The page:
Annulment vs Divorce

Whether you seek an annulment or a divorce, the intention remains the same and that is, you no longer want to maintain your state of marital union. Both annulment and divorce require a legal court procedure that results in dissolution of the marriage.

Whether you seek an annulment or a divorce, the intention remains the same and that is, you no longer want to maintain your state of marital union. Both annulment and divorce require a legal court procedure that results in dissolution of the marriage.

The main difference between the two is that while divorce is the end of marriage, annulment voids the marriage and marriage contract. Annulment is almost like not having been married at all. In semantic as well as legal terms, after an annulment, a person is considered “single” or “unmarried”, whereas after a divorce, a person is considered as “divorced.”

Annulment is of two types:

  • Civil annulment – this type of annulment is granted by the state government after following a legal court procedure.
  • Religious annulment – this type of annulment is granted by the Roman Catholic Church as well as some other religious institutions. One has to obtain the religious annulment after a civil divorce. It is generally done so that either of the people concerned may remarry within the church and get their second marriage recognized by the church. The grounds for religious annulment are different than those for civil annulments.

Grounds for annulment are known as the diriment impediment to marriage. The time limit on annulment differs from state to state and the legal required time frame usually begins when the reason for annulment is discovered and not the time of the wedding ceremony.

It is to be noted that the grounds for civil annulment are much stricter than grounds for divorce and vary slightly from state to state. At least one of the given reasons should be present in order to file for a civil annulment:

  1. Non-consummation of marriage– when one spouse is impotent and is unable to physically have sexual intercourse and the other spouse had no pre-knowledge of that fact.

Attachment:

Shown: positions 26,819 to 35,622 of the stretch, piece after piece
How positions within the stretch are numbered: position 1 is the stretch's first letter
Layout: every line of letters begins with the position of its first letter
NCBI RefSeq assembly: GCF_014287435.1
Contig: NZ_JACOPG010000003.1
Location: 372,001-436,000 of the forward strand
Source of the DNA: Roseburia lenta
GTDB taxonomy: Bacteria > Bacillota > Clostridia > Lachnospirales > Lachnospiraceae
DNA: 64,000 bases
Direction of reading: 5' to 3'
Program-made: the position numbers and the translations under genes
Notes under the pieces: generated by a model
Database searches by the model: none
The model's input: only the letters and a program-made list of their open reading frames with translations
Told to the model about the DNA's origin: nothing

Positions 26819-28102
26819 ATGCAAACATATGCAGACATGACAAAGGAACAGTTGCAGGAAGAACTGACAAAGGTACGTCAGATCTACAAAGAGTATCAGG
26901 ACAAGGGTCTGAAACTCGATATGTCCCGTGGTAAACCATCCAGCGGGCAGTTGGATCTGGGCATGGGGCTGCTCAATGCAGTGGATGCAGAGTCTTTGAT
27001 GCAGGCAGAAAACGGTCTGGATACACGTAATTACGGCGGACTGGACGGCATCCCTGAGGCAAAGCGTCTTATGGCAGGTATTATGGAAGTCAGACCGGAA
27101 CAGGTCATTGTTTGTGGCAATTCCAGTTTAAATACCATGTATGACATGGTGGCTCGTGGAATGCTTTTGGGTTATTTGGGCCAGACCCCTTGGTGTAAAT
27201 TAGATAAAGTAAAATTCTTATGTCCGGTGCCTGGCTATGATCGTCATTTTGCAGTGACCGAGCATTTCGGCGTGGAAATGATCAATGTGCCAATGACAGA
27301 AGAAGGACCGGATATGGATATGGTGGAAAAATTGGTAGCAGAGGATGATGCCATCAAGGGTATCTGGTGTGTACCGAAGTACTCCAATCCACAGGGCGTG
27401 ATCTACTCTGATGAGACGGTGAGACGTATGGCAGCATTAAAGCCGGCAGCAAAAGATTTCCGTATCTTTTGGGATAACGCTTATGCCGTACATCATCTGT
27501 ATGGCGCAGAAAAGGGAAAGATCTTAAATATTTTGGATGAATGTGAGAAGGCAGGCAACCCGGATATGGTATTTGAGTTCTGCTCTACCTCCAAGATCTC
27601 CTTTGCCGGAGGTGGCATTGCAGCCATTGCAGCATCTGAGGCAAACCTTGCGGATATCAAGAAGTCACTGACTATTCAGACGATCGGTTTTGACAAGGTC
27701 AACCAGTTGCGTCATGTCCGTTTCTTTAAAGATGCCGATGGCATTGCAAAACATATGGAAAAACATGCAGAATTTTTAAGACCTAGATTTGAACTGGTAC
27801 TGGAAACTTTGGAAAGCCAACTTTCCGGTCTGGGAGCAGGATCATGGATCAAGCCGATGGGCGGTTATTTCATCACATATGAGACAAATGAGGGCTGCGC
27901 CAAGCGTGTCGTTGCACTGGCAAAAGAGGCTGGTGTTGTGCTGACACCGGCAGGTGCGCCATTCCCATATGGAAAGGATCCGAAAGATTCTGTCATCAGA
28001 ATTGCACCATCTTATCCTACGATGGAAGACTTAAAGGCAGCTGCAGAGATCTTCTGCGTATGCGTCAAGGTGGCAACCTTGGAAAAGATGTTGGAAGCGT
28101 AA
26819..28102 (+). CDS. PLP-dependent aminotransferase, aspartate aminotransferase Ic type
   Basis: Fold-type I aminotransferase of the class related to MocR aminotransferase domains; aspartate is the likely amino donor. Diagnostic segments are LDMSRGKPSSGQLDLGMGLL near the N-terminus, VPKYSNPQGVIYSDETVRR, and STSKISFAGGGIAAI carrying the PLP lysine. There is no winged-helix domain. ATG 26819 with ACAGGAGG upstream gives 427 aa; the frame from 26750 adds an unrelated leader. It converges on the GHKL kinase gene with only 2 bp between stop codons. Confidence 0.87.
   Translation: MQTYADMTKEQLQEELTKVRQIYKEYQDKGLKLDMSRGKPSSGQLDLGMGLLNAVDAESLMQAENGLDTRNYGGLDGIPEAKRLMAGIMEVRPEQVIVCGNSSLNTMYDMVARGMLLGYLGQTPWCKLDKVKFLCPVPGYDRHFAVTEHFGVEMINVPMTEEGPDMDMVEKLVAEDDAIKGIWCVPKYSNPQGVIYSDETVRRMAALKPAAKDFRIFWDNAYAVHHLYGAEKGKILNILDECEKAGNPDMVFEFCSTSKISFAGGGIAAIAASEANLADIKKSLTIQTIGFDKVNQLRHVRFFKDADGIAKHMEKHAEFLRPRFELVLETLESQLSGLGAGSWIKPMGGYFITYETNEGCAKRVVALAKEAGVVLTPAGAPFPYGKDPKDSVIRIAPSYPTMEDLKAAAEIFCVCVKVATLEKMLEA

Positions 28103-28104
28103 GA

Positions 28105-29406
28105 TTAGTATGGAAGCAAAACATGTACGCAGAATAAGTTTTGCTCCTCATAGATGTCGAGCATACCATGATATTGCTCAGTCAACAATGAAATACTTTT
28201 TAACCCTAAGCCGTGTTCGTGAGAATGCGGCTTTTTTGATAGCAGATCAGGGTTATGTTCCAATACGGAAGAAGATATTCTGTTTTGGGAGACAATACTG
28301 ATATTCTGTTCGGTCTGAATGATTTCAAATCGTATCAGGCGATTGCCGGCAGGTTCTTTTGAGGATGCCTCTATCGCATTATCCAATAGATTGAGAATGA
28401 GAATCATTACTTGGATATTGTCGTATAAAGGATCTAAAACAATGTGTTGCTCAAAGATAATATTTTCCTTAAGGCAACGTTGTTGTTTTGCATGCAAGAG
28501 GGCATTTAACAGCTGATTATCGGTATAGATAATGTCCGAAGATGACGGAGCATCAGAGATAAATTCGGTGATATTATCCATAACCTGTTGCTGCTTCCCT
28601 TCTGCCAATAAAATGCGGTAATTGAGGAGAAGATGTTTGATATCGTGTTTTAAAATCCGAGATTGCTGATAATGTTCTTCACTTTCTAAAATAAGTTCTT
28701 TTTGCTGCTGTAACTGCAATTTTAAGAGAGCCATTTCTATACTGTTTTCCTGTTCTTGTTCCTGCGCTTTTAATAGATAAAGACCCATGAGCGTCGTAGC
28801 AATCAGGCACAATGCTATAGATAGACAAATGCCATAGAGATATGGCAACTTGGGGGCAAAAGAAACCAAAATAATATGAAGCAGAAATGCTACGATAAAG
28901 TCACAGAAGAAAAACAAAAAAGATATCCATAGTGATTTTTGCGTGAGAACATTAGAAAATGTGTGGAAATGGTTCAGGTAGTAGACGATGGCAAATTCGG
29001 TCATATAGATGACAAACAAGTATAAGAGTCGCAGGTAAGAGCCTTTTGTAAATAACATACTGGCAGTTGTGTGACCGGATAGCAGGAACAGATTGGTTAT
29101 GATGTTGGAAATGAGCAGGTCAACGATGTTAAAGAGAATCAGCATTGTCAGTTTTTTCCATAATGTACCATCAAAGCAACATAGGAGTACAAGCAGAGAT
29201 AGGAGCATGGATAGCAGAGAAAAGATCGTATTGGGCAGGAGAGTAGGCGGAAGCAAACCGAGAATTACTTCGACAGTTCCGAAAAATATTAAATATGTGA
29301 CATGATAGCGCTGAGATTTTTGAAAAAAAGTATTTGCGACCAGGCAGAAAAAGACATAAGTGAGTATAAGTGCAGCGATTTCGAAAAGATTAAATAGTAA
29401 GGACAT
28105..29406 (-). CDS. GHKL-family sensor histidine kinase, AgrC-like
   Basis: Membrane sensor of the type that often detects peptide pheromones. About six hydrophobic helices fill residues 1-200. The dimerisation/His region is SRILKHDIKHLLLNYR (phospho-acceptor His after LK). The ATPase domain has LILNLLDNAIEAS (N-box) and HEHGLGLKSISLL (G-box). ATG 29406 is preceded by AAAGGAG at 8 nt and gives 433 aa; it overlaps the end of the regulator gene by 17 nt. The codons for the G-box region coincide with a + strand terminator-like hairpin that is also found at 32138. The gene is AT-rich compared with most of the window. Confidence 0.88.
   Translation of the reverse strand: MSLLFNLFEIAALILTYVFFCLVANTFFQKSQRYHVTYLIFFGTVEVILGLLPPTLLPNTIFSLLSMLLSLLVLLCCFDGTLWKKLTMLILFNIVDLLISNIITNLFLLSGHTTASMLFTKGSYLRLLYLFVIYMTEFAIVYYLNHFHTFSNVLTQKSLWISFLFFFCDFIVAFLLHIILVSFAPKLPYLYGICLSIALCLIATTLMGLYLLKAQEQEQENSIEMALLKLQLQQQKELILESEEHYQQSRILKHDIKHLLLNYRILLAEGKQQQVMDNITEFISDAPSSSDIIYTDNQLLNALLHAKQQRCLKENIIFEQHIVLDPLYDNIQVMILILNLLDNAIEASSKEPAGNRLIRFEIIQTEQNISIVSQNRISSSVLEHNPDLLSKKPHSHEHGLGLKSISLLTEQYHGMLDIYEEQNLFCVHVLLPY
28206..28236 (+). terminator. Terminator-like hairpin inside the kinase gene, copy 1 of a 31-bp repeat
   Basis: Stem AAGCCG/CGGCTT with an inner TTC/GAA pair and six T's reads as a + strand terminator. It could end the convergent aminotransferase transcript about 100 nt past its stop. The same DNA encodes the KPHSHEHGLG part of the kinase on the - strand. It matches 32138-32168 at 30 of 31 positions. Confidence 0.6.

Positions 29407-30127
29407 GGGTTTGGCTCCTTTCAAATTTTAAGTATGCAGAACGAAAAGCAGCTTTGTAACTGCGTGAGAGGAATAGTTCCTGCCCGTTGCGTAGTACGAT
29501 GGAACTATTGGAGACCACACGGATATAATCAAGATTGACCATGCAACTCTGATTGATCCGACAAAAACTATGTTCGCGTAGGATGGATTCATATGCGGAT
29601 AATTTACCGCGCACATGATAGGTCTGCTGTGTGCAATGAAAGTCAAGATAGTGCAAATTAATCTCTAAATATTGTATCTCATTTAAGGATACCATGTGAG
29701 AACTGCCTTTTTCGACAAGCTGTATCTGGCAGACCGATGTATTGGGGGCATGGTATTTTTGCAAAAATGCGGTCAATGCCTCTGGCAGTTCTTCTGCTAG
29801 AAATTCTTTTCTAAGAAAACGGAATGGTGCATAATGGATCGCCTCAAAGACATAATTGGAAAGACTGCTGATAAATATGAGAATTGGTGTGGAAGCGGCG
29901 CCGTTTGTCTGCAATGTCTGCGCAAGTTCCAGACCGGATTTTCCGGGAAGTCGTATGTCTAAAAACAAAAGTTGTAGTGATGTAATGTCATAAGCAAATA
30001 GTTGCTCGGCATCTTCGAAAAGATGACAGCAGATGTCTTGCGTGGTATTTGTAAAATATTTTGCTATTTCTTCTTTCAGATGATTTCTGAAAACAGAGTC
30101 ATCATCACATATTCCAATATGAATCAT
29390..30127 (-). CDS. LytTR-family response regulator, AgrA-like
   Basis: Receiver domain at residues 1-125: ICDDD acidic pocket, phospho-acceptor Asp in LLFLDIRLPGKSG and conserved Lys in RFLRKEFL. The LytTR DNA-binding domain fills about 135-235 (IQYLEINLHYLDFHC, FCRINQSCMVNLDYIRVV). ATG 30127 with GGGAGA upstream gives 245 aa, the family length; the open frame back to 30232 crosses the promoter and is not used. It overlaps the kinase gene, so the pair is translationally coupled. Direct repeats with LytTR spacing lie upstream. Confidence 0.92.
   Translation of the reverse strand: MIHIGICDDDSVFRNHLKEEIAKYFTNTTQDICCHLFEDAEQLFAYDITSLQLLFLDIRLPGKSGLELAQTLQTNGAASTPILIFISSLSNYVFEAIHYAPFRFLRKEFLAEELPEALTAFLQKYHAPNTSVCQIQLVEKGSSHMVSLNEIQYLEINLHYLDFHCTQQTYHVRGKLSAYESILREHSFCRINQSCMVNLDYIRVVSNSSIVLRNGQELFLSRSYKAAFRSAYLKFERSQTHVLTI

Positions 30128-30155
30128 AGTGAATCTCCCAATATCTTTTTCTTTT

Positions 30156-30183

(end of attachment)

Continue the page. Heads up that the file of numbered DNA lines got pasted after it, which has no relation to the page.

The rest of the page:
2. Incest– when the spouses are close blood relatives making their marriage invalid according to the laws of the state where they got married.
  3. Fraud– when one spouse hides some crucial information such as criminal history, which would adversely affect the health of the marriage making it untenable, from the other. It is also termed as misrepresentation.
  4. Underage– when one of the spouses or both are under the legal age of consent.
  5. Bigamy– when one of the spouses was still in a legal marriage with one spouse, even whilst getting married to another.
  6. Forced marriage– when one of the spouses was coerced into getting married to the other.
  7. Unsound mind– when one or both of the spouses was either in a state of intoxication from drugs, alcohol etc, leading to impaired mind or judgment during the time of the wedding or didn’t have the mental faculties to comprehend about the wedding or even consent to it. In cases of intoxication, the plea for annulment has to be be filed within sixty days of the wedding ceremony.

 

Generally, annulments occur after being married for a short time, thus issues of division of assets or debts, child support or their custody and visitations are not involved and the court generally prefers that property of individual is returned to him or her. In cases of long-term marriage annulments, most states have laid down rules for division of property and debt as well as children related issues and alimony and these often are similar to that of divorce proceedings. Even though annulment is considered to void marriage, children born under the marital union are not considered illegitimate. Most states require that individuals file the same petition form for both annulment as well as divorce.

The social implications differ for annulment and divorce these days, so while divorce no longer has a negative connotation, annulment does point to one of the spouses having done something wrong when getting married. In addition, many states permit the no-fault divorce, which does not require either of the parties involved to prove wrong-doing.

References:

http://www.nolo.com/legal-encyclopedia/annulment-vs-divorce-30234.html

http://www.attorneys.com/divorce/annulment-versus-divorce/

http://www.diffen.com/difference/Annulment_vs_Divorce

 

 

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